New Zealand is part of the Australasian festoon, on the Pacific edge of the Australasian area.
The Mesozoic begins with a Triassic land period in the mainland of Australia; while the islands of the Australasian festoon contain the Triassic marine limestones, which fringe the whole of the Pacific. The Triassic beds are best known in New South Wales, where round Sydney they include a series of sandstones and shales.
Similarly the ring-canal runs round the edge of the lobe as the so-called festoon-canal, and then runs upwards under the peronium to the base of the tentacle as one of a pair of peronial canals, the limbs of the V-like figure already mentioned.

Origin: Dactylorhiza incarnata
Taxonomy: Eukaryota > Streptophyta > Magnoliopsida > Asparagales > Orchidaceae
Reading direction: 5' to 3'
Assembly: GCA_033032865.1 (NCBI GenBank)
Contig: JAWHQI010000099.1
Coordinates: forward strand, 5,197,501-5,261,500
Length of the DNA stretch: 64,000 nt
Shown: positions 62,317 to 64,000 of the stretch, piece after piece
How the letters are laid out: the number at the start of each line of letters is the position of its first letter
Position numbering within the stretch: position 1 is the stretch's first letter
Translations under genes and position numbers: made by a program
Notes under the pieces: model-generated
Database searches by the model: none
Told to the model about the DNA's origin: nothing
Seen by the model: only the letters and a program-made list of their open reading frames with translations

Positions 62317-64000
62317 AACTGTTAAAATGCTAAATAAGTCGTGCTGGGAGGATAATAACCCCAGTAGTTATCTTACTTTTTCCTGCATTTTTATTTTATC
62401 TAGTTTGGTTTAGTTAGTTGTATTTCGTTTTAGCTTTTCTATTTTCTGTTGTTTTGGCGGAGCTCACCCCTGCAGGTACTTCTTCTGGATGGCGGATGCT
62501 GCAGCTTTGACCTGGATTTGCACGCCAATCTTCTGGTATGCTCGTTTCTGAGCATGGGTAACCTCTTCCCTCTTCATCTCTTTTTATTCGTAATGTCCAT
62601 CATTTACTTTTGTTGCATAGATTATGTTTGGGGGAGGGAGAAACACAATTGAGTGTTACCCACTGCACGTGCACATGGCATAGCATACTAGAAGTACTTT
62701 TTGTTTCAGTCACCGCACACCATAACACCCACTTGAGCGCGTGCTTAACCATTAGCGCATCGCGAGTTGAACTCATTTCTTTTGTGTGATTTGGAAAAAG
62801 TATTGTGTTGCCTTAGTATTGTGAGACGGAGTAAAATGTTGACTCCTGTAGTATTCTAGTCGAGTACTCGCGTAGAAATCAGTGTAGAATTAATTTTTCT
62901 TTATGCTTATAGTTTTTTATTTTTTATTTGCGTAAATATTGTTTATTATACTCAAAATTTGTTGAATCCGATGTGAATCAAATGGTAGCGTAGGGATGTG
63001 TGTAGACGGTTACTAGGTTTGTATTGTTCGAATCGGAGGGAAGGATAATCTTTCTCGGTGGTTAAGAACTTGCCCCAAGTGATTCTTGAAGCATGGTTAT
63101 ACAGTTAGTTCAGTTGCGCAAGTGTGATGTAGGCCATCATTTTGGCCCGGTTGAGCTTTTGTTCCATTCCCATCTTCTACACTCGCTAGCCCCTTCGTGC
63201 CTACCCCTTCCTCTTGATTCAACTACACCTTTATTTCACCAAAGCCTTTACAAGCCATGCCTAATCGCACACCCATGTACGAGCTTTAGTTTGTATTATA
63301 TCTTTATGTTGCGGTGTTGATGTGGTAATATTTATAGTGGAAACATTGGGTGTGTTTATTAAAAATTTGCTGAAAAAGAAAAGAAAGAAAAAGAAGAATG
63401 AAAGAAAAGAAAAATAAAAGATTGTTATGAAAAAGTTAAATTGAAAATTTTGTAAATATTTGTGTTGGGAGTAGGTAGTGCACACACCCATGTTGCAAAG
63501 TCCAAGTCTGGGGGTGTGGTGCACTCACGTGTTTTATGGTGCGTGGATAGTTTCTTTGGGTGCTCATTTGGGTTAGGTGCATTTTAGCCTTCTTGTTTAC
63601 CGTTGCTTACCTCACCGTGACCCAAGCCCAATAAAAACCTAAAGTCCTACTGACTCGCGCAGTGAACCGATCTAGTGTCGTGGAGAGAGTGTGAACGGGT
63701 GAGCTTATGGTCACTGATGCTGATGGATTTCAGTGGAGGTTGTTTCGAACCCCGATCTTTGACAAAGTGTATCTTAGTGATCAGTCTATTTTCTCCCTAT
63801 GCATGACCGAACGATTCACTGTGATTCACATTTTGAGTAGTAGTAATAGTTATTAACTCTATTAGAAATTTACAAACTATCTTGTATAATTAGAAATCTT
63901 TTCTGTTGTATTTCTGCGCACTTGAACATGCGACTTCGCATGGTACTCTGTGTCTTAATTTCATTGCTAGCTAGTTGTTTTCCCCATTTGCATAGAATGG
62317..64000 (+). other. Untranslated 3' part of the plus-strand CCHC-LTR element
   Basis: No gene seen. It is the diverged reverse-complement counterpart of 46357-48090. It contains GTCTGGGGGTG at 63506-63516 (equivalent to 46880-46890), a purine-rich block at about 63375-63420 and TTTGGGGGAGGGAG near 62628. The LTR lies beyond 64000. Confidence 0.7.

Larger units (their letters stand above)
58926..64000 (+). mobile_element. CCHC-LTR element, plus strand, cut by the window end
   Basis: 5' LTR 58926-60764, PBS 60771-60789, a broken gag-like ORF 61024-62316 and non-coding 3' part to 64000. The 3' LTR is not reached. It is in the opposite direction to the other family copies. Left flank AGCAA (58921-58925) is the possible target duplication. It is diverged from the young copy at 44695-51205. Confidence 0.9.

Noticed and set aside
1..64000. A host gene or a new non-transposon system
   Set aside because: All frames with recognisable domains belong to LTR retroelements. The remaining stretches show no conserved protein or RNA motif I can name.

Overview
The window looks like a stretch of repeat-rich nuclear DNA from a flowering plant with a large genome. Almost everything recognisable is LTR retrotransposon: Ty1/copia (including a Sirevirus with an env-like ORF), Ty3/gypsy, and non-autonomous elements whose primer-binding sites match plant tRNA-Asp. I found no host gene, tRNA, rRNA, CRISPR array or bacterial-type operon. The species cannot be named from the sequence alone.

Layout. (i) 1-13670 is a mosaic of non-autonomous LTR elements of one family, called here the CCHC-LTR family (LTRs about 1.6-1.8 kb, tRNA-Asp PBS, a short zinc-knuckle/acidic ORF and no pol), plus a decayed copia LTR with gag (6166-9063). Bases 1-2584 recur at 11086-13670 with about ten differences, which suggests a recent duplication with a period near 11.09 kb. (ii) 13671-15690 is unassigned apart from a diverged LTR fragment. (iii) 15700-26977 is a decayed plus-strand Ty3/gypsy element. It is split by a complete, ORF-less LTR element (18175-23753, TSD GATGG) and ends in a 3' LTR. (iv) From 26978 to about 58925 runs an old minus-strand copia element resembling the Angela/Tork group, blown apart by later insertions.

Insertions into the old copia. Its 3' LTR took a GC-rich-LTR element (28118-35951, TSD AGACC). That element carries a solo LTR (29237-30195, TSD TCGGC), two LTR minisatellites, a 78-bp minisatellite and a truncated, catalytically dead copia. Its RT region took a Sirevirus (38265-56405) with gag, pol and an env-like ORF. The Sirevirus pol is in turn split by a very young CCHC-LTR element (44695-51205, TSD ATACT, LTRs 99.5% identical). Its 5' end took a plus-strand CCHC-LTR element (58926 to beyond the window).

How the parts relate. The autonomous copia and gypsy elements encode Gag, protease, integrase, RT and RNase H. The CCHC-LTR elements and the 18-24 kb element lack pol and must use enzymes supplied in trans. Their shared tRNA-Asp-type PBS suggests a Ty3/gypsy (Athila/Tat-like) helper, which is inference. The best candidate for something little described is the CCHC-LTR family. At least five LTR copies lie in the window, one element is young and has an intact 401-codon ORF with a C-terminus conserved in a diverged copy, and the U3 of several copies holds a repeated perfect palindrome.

The folds are part of an extensive system arranged as if in a festoon hanging southwards between Peshawar and Mount Ararat, but with the outer folds looped up at Sibi so as to form the subsidiary festoon of the Suliman and Bugti Hills.
But they have been separated by the foundering of the Coral Sea and the Tasman Sea, which divided the continent of Australia from the islands of the Australasian festoon; and the foundering of the band across Australia, from the Gulf of Carpentaria, through western Queensland and western New South Wales, to the lower basin of the Murray, has separated the Archean areas of eastern and western Australia.
New Caledonia is part of the Australasian Festoon, and in its general characters resembles the geology of New Zealand.